This article originally appeared on Dr. Mahaney’s Pet-Lebrity News column on Pet360.com as Paris Hilton Hiking with Her Dogs and Possible Leash Risks
We normally see Paris Hilton jet-setting around the world to promote her fashion and perfume lines and burgeoning DJ career, but Hilton recently made the time to get out and about in Los Angeles to promote the better health of her dogs.
Hilton was photographed hiking in Los Angeles with her boyfriend River Viiperi and two small dogs appearing to be a Chihuahua and a Toy Manchester Terrier. The UK Daily Mailarticle features photos of the human and canine duos taking a walk through a scenic spot known as the Tree People Center for Community Forestry.
I am pleased to see Hilton taking her dogs for a walk and promoting a higher level of physical fitness, improved body condition score, and overall better quality of life. Yet, seeing Hilton and Viiperi walking the dogs on extendable leads causes me some concerns for the dogs’ health and safety.
I’m definitely not a fan of leashes that permit a dog to move beyond six feet away from his owner, including retractable leads. As compared to a flat fabric or chain-link leash (both non-retractable), the retractable lead reduces an owner’s control of a dog’s mobility. These leads are typically composed of a strong, thin, circular or flat cord of fabric, which can cause severe tissue damage to an undeserving human or animal victim.
The Veterinary Information Network (VIN) recently published the article Injuries, behavioral problems linked to retractable leashes recounting the cautionary tale where “a dog on a retractable leash bolted into traffic and was hit by a motorcycle before the owner could retract the cord. It was in severe respiratory distress upon arriving at the Veterinary Specialty and Emergency Center in Levittown, Pa. While there were no external wounds, a tear in the dog’s trachea was found and repaired. Dr. Garret Pachtinger, a critical care specialist, was part of a team of emergency personnel who treated the dog. He suspects the dog was hurt more by the yanked leash than the motorcycle collision.”
Although many dog owners rely upon retractable leashes to provide their canine companions a sense of freedom during walks, doing so may actually contribute to health and behavioral issues. One of my own patients suffered the consequences associated with retractable leads, as he walked approximately 20 feet ahead of his owner on a sidewalk in West Hollywood, was abruptly startled, then fell between two parked cars and badly fractured one of his forelimbs. Such an incident likely would not have happened had the dog stayed closer to his owner on a flat lead of 6 feet or less.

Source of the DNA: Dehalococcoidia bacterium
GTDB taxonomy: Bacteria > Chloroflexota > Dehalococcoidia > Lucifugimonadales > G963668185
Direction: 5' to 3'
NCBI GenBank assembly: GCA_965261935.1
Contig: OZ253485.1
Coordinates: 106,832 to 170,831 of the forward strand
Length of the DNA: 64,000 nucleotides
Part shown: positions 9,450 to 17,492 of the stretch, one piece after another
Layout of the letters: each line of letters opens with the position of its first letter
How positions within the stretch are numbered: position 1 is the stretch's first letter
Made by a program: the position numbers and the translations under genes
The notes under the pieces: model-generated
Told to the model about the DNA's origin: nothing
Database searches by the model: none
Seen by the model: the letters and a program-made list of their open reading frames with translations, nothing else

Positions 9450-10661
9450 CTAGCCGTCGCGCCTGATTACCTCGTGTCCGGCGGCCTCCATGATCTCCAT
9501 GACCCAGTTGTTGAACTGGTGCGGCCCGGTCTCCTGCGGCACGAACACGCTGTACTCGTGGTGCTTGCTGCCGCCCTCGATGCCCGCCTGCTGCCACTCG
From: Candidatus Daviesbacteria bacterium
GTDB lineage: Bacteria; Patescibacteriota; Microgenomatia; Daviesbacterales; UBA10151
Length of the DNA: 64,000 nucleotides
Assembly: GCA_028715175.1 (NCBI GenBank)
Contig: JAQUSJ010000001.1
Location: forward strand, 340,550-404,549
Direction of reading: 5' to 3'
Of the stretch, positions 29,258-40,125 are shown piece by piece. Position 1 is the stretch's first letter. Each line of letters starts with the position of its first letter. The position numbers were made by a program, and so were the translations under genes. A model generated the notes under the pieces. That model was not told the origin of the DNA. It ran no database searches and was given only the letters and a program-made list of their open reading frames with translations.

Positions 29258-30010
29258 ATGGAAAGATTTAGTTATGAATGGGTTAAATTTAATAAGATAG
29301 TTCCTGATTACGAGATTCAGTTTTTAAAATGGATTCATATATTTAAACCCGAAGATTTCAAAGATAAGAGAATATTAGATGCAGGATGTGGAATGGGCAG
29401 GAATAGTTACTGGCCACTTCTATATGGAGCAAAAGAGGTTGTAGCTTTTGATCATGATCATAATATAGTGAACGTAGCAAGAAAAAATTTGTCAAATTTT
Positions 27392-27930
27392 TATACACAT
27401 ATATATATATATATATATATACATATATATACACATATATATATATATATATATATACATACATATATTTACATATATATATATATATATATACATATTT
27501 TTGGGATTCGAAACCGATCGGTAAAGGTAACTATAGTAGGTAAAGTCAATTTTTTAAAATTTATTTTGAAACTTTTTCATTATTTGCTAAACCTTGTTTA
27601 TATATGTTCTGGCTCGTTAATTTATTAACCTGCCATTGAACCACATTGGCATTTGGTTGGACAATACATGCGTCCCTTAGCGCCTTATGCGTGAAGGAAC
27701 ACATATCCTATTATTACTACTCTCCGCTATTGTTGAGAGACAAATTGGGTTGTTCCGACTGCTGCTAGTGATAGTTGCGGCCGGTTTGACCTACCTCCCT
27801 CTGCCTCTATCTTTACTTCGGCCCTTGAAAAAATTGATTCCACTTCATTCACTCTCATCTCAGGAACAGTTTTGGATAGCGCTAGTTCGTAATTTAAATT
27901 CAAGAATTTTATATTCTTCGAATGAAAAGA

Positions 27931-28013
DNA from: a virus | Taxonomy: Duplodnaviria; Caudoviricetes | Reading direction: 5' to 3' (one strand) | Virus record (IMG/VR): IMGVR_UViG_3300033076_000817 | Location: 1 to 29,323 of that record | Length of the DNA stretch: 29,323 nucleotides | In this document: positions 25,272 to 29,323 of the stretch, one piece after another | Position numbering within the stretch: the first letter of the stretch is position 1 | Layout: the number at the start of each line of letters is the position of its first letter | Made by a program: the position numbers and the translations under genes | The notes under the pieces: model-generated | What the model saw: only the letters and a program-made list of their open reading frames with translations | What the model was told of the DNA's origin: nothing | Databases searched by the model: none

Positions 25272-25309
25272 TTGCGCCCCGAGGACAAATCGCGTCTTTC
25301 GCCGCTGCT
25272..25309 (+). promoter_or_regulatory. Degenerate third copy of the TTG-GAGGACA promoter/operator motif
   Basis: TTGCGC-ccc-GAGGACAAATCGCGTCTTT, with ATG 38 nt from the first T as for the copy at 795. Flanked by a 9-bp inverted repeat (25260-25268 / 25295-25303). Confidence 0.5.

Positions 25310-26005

Not only are retractable leashes potential hazards for pets, but the human holding the other end of the leash is also at risk for potential trauma. My clients and I have suffered personal injury as a result of irresponsible use of retractable leads by dog owners who neglected to employ adequate control over their crazy canines. One of my clients lost a finger, and I experienced a second degree burn across my arm after our respective limbs became ensnared in the lead.
Los Angeles County has a law prohibiting dogs to “run at large”, which also seemingly applies to retractable leads.
10.32.010 Dogs — Running at large prohibited
No person owning or having charge, care, custody or control of any dog shall cause, permit or allow the same to be or to run at large upon any highway, street, lane, alley, court or other public place, or upon any private property or premises other than those of the person owning or having charge, care, custody or control of such dog, in the unincorporated area of the county of Los Angeles, unless such dog be restrained by a substantial chain or leash not exceeding six feet in length and is in the charge, care, custody or control of a competent person.
Although I am a advocate of Hilton taking her dogs for physical activity excursions, I would prefer that she more highly prioritizes their safety by not using retractable leads and keeping them within a safer six-feet distance.
What kind of leash do you use?
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Copyright of this article (2014) is owned by Dr Patrick Mahaney, Veterinarian and Certified Veterinary Acupuncturist. Republishing any portion of this article must first be authorized by Dr Patrick Mahaney. Requests for republishing must be approved by Dr Patrick Mahaney and received in written format.